…Crude oil major export with N5.6 million Value
The Russian –Ukrainian war has helped Nigeria’s total merchandise trade to go up to N13 trillion in the first quarter of 2022, indicating an increase of 11.05 percent over the value recorded in the fourth quarter of 2021 and 65.41 percent higher when compared to the value recorded in the first quarter of 2021.
The export trade in the quarter under review stood at N7.1 trillion, showing a rise of 23.1 percent over the value recorded in the preceding quarter and also an increase of 137.9 percent over the corresponding period of the preceding year.
The Foreign Trade Report of the National Bureau of Statistics has stated.
On the other hand, total imports were valued at N5.90 trillion, indicating a decrease of 0.7 per cent over the value recorded in the preceding quarter.
According to the report, the value of exports trade in the first quarter of 2022 was dominated by crude oil exports valued at N5.6 trillion which accounted for 79.16 percent of total exports while non-crude oil exports value stood at N1.4 trillion or 20.84 percent of total exports, of which non-oil products contributed N715.19billion representing 10.07 percent of total exports.
The figures stated in by the report indicated a 194 per cent increase in Nigeria’s crude oil exports when compared to the first quarter of 2021 (N1.9trn).
The figures also indicate the continued decline in the performance of the non-oil sector, which contributed N1.47trn (20.84 per cent) to the total exports in the period under review.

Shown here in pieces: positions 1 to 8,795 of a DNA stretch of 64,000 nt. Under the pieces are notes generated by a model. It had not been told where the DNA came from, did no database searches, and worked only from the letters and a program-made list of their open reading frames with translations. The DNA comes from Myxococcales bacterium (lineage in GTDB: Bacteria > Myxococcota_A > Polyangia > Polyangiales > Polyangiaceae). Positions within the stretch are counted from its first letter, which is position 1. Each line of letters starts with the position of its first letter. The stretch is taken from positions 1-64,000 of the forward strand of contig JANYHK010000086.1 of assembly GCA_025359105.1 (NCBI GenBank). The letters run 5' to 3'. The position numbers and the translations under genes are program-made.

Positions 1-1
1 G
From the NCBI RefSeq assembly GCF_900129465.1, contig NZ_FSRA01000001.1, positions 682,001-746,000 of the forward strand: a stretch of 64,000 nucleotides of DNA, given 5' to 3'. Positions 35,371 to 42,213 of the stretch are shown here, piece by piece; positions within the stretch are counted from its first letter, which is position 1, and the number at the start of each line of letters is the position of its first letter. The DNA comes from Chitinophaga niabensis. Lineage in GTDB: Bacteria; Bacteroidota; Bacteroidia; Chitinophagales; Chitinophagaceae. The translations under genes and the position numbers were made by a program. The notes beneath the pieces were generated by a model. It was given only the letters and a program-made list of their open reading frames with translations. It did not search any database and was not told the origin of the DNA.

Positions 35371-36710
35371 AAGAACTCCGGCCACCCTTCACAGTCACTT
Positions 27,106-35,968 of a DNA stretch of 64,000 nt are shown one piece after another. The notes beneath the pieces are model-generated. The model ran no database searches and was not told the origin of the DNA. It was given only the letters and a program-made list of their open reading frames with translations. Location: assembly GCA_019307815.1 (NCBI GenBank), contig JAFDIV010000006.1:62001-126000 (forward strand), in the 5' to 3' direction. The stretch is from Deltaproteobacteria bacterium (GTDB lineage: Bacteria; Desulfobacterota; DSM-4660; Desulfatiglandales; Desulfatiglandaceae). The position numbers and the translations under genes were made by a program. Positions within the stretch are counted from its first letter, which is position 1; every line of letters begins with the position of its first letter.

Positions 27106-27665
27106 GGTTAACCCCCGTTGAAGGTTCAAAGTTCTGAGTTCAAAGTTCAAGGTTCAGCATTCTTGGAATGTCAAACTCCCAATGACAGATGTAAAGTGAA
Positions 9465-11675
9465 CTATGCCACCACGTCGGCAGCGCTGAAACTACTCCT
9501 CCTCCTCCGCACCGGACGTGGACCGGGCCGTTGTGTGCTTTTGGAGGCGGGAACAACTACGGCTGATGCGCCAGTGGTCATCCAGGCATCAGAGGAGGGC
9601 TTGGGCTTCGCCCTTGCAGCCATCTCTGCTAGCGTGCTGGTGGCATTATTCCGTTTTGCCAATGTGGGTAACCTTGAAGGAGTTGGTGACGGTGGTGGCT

According to the report, the value of manufactured goods stood at N3.1 trillion, representing 24.55 percent of total trade. However, the export component accounted for only N219.08 billion of the total trade, meaning Nigeria imported nearly 15 times the value of manufactured goods it exported in the first quarter of the year.
Speaking on the causes of the sharp increase in the amount of exported crude within one year, an energy expert, Bala Zaka, said the numbers did not necessarily mean an increase in the volume of exports.
According to him, factors such as the Russia-Ukraine war had led to a significant rise in the price of oil in the international market; and, as a result, oil revenue had increased far above the projected benchmark when the year began.
“It’s not that the quantity of crude oil increased. It is the shortage in energy as a result of the Ukraine-Russia crisis. Even before that time, some countries were having issues. Because of these shortages, and based on the principle of demand and supply, the demand was generally high globally. That led to the increase in the price of crude oil per barrel. Right now, the price of crude oil is more than $120. Around this time last year, it was not even up to $80.
“When we started, the benchmark price for crude oil was about $57 per barrel. That was what they predicted when they were preparing the 2022 budget. But before we knew it, they increased it to about $62. The volume didn’t necessarily increase. It was the price per barrel that increased.”
Organisation of Petroleum Exporting Countries (OPEC) has raised Nigeria’s oil production quota from the 1.735 million barrels per day (mbpd) target approved in May 2022 to a new target of 1.772mbpd for June 2022.
A statement issued, yesterday, said OPEC took the decision at its 28th OPEC and non-OPEC Ministerial Meeting, despite Nigeria missing its approved target for April 2022 by 40,000bpd.
OPEC took the decision at its 28th OPEC and non-OPEC Ministerial Meeting, despite Nigeria missing its approved target for April 2022 by 40,000bpd.
The new target is 19,000bpd higher than the approved quota for May 2022.
OPEC also adjusted upward the monthly overall production by 432,000bpd for the month of June 2022 with a target production of 42.558mbpd.